As the rest of the world increasingly seeks out entertainment through a video screen, I continue to be fascinated by live theatre. I see almost anything I can from the Toronto Fringe Festival, Soulpepper, Canadian Stage, Factory Theatre, Tarragon, Buddies in Bad Times to major Mirvish and Dancap productions. I am mesmerized by them all, even when I think they’re bad theatre. I see almost everything on the Stratford Festival playbill each summer, ditto the Shaw Festival. Theatre is always on my list when I travel to New York or London. And I have been privileged over the years to see many theatre legends perform live — Maggie Smith, Glenda Jackson, Peter O’Toole, our own Oscar winning Christopher Plummer, Bill Hut, Morgan Freeman, Lauren Bacall – who my friend Doreen, who is her friend, calls “Betty” – and saw Elizabeth Taylor do Little Foxes. I am so devoted I commit considerable time to Theatre Museum Canada ,an organizaton dedicated to Canada’s theatre heritage.
But I don’t think I will see War Horse at the Princess of Wales Theatre. It isn’t because I don’t think it will be extraordinary theatre, but because I am afraid it will. I absolutely know that within five seconds I will believe those puppets are real horses and I will be absolutely riveted by the travesty of war.
I find I have become increasingly sensitive to the plight of aimals, both domestic and wild. We have become so focused on our own rights and privileges, we increasingly destroy habitat and the environment, crowd other creatures out, confine them in horrible conditions and in the food chain dispense them with remarkable indifference. I squirm when I see a snout sticking out of a transport truck on the highway. I could become one of those ladies who crochet little coats for chickens. I worry about polar bears and I just can’t bear stories of cruelty to dogs or cats. It never used to be this way. Not that I was ever deliberately cruel, just unaware. Then a little kitten came to live with me — I wasn’t too keen on cats up to that point so I assure you anyone can be converted. Living with another creature seemed to open my eyes to the entire universe of other life we share the planet with. (Please excuse the dangler.)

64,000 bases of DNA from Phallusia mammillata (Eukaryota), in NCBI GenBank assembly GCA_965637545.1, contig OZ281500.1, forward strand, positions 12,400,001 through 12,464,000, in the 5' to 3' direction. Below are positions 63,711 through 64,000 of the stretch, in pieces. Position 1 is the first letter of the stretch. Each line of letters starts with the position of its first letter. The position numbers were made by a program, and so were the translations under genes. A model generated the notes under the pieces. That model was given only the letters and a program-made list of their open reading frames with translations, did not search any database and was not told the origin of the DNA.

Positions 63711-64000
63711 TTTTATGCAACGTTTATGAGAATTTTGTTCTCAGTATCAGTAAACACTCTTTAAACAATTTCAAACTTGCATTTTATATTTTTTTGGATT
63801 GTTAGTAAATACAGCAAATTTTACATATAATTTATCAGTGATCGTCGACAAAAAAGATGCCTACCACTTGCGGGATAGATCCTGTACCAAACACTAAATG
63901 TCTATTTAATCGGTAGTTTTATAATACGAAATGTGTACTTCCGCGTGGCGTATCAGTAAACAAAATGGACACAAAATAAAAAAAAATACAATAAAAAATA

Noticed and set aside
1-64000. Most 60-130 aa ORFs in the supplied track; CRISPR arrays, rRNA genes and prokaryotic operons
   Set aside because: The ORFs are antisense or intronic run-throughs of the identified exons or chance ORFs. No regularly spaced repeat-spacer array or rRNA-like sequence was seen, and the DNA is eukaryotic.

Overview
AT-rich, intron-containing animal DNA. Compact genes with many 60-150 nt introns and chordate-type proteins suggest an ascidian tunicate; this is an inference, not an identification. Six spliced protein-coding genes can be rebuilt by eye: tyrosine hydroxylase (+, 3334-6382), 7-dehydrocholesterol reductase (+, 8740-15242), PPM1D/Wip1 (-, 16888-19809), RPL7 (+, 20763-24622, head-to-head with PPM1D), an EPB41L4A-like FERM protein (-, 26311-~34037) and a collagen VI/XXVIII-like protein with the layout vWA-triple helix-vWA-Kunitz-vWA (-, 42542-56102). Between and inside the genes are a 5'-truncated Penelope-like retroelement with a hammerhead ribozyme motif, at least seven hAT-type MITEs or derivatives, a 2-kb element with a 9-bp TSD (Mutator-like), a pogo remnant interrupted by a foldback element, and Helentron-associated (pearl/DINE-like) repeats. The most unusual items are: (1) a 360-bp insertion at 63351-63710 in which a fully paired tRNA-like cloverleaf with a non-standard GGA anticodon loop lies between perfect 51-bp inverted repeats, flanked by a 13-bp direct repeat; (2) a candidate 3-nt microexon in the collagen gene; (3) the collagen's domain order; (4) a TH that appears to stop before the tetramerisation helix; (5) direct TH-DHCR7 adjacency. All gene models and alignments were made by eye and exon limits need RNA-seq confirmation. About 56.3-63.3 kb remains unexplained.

All of which brings me to the subject of horses. The Toronto Star had a heartwarming story in the Sunday edition about an Irishman who rescues horses. It seems that during the Celtic Tiger, the Irish were buying horses as status symbols the way North Americans buy cars. Then with the crash, they were simply abandonning them. The story had a happy ending for some of them so I was able to read it – but I had to skip the parts on abuse. How can people continue to be such jerks when it comes to animals they take on as pets?
I was at the ballet the other night to see La Fille Mal Gardeé and in one scene the peasants bring in a cart led by a live pony. I completely lost my focus. All I could think about was what breed was it, and where did it come from, who would parade their animal around like that and why couldn’t the ballet get one of those damned puppets. I just couldn’t refocus on the ballet which is why I might just as well stay home from War Horse.